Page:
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Taking short breaks may help our brains learn new skills

Washington [US], June 9 (ANI): In a study of healthy volunteers, National Institutes of Health researchers have mapped out the brain activity that flows when we learn a new skill, such as playing a new song on the piano, and discovered why taking short breaks from practice is a key to learning.The researchers found that during rest the volunteers' brains rapidly and repeatedly replayed faster versions of the activity seen while they practised typing a code. The more a volunteer replayed the activity the better they performed during subsequent practice sessions, suggesting rest strengthened memories."Our results support the idea that wakeful rest plays just as important a role as practice in learning a new skill. It appears to be the period when our brains compress and consolidate memories ...
Football, team handball training may increase lifespan of women: Study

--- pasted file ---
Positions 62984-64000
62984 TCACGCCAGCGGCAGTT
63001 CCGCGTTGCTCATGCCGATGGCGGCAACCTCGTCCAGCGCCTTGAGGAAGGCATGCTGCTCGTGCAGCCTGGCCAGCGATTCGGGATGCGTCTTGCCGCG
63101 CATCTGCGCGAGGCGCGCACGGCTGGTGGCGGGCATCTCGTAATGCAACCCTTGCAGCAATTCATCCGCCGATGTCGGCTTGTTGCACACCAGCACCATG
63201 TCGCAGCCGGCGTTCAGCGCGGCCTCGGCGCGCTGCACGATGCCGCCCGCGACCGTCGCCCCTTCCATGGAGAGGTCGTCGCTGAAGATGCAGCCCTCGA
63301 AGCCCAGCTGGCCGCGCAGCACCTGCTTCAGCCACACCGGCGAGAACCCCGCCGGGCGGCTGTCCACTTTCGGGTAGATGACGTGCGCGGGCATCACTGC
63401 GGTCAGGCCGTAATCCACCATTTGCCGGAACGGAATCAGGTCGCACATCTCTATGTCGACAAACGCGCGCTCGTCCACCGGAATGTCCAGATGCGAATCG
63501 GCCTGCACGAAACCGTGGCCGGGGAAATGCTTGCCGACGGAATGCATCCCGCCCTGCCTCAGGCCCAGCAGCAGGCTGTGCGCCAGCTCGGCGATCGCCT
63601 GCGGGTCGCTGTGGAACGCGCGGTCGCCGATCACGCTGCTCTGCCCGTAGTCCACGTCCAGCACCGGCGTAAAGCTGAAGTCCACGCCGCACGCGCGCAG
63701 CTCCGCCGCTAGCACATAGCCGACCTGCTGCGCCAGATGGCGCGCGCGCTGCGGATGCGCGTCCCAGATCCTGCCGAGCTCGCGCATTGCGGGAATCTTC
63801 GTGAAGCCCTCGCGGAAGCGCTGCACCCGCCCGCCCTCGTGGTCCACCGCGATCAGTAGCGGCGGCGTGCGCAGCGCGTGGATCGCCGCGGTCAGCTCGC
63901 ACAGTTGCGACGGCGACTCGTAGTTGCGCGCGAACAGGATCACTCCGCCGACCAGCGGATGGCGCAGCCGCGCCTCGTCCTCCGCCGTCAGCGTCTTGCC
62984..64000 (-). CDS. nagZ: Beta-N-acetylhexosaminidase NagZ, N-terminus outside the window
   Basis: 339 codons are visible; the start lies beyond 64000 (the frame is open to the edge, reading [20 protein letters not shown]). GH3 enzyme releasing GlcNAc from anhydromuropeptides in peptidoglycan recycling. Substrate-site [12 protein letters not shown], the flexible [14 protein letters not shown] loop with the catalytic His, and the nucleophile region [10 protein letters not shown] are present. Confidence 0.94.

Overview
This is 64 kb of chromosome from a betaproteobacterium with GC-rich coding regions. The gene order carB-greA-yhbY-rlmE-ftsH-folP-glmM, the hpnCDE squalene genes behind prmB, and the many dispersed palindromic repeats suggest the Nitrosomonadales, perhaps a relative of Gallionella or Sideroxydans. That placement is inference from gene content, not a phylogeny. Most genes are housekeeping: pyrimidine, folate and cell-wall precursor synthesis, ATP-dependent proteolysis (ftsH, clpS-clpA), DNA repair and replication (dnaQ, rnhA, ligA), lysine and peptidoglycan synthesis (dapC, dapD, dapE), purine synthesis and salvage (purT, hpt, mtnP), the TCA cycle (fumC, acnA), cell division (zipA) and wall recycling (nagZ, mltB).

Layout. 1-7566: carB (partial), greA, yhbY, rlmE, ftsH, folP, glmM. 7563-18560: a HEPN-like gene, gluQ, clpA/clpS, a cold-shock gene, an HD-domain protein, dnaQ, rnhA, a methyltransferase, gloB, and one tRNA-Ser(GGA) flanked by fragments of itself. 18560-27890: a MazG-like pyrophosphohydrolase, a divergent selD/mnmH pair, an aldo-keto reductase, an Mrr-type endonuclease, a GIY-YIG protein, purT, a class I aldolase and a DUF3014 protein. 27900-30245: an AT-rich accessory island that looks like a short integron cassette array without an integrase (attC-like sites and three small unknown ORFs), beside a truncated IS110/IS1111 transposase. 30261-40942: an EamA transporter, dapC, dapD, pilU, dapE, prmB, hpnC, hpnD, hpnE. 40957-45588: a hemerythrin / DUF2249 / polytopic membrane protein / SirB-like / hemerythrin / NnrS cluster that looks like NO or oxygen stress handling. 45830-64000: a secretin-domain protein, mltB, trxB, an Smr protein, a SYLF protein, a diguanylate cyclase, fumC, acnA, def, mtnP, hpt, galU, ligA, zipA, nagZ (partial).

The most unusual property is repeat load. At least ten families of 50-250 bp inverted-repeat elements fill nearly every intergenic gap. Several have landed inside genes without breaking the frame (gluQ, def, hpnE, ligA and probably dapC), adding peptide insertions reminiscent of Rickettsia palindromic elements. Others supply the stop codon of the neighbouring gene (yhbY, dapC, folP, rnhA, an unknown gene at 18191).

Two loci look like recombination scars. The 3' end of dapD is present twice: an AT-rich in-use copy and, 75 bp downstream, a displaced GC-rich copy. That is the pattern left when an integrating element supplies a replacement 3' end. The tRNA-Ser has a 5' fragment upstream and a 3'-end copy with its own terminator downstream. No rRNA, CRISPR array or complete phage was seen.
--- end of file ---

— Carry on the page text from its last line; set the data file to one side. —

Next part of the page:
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Football, team handball training may increase lifespan of women: Study

Washington [US], June 8 (ANI): In the quest for healthy aging and a longer lifespan, Danish researchers at the University of Southern Denmark collaborated with Swedish researchers at Karolinska Institutet to explore the anti-aging effects of football and team handball training. The findings of the study were published in the journal 'Scientific Reports'.The researchers investigated the effects of lifelong regular exercise on two of the central hallmarks of aging combined and showed that football and team handball have a positive effect on telomere length and mitochondrial function in women."Our legacy consists of DNA that is packed in chromosomes. When cells divide, the inheritance is copied, but with each cell division the ends of the DNA threads get shorter. The so-called telomeres are s...
Game-based program boosts physical activity among diabetes patients: Study